To auto­mat­i­cal­ly cor­rect dis­tor­tion in Pho­to­shop, you need:

- open a snap­shot;

- select tab “Fil­ter” / “Fil­ter”;

- click on the line “Dis­tor­tion Cor­rec­tion” / “Lens Cor­rec­tion”;

- a new win­dow will open. Select on the right “Auto Cor­rec­tion” / “Auto Cor­rec­tion”;

- define the para­me­ters: “Cor­rec­tion” / “Cor­rec­tion”, “Search Cri­te­ria” / “Search Cri­te­ria”, “Lens Profiles”/“Lens Pro­files”.

Set up auto­mat­ic fix. Pho­to: polovinkiina99.blogspot.com

one. “Cor­rec­tion” - you need to select the prob­lems that need to be fixed. In the “Edge” menu, you can choose what hap­pens to the emp­ty areas that appear after the cor­rec­tion. They can be made trans­par­ent, col­ored, or the out­er pix­els of the pic­ture can be stretched onto them.

2. “Search Cri­te­ria” — you need to select the brand, mod­el of the cam­era and lens. This helps in more accu­rate cor­rec­tion;

3. “Lens Pro­files” - choose the appro­pri­ate one.

Man­u­al fix:

– open image;

- select tab “Fil­ter” / “Fil­ter”;

- click on the line “Dis­tor­tion Cor­rec­tion” / “Lens Cor­rec­tion”;

- a new win­dow will open. Select on the right “Manual”/“Custom”;

- then you need to drag the slid­er under the inscrip­tion “Dis­tor­tion” / “Geo­met­ric Dis­tor­tion” left or right to achieve the desired effect.

Any changes must be saved for them to take effect.

Man­u­al fix. Pho­to: polovinkiina99.blogspot.com

Orthoscopic lenses

This type of equip­ment is lens­es that are free from dis­tor­tion. Or in them it is very small and prac­ti­cal­ly does not affect the image.

Now let’s talk about wide-angle lens­es with min­i­mal dis­tor­tion (since this type of optics usu­al­ly caus­es a prob­lem).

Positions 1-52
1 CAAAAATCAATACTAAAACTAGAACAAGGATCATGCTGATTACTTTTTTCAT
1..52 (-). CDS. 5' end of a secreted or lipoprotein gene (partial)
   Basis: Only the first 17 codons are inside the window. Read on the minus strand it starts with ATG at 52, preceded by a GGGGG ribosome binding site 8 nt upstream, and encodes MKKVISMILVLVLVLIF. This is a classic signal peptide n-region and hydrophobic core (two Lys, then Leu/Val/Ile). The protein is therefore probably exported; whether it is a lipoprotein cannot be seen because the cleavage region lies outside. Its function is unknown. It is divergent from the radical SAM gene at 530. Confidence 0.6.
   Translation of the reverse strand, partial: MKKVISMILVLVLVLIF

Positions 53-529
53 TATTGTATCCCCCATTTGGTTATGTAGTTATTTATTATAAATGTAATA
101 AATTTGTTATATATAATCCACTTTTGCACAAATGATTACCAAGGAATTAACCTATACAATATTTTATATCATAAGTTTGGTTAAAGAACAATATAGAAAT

Nikon AF NIKKOR 20mm f/2.8D

One of Nikon’s most pop­u­lar lens­es. This line has been pop­u­lar for over 20 years. Light­weight (270 g) and com­pact, there is dis­tor­tion cor­rec­tion at close dis­tances. Suit­able for trav­el, city shoot­ing. A uni­ver­sal assis­tant with which the lines will always remain straight.

Canon EF 14mm f/2.8L II USM

An ultra wide-angle lens is indis­pens­able for shoot­ing land­scapes, archi­tec­ture and inte­ri­ors. The mod­el is includ­ed in the pro­fes­sion­al L‑series, which guar­an­tees high qual­i­ty and reli­a­bil­i­ty. Of the advan­tages: low dis­tor­tion, hous­ing pro­tect­ed from dust and mois­ture, the abil­i­ty to man­u­al­ly cor­rect the focus at any time.

Canon TS‑E 17mm f/4L Tilt-Shift

A unique mod­el that was released in 2009, but remains in demand. The tilt-shift design allows you to shift the lens­es installed in the device rel­a­tive to the cam­era matrix. Thanks to this, you can get rid of the dis­tor­tion that occurs when shoot­ing with a con­ven­tion­al lens, and work with per­spec­tive. The device is char­ac­ter­ized by high sharp­ness and min­i­mal dis­tor­tion.

What the unusu­al Canon TS‑E 17mm f/4L Tilt-Shift looks like. Pho­to: 999.md

Laowa 9mm f/5.6FF RL

Wide-angle ortho­scop­ic lens for full-frame mir­ror­less cam­eras. It is active­ly used for shoot­ing archi­tec­ture and land­scapes. There are mounts for Leica M, L, Sony E and Nikon Z.

Voigtlander Nokton 10.5mm f/0.95 MFT

This is not a fish­eye, as it might seem at first glance. And ortho­scop­ic, with “cor­rect­ed geom­e­try” (despite the small focal length). There are prac­ti­cal­ly no lin­ear dis­tor­tions, and the view­ing angle is 93 degrees. High sharp­ness even at wide aper­tures.

Sam­ple shots tak­en with the Voigt­lander Nok­ton 10.5mm f/0.95 MFT lens. Pho­to: mirrorlessons.com

Sony FE 12–24mm f/4G (SEL1224G)

Ultra wide-angle that cap­tures a wide view­ing angle. This is espe­cial­ly impor­tant when shoot­ing land­scapes. The image is sharp and con­trasty through­out the image. Aut­o­fo­cus is fast and qui­et.

Samyang XP 10mm F3.5

Full frame lens from a South Kore­an man­u­fac­tur­er. It pro­vides a view­ing angle of 139 degrees. Suit­able for shoot­ing archi­tec­tur­al objects and land­scapes. There is a mount for Canon EF and Nikon F.

We hope that our mate­r­i­al helped you under­stand what lens dis­tor­tion is, how to avoid it and fix it.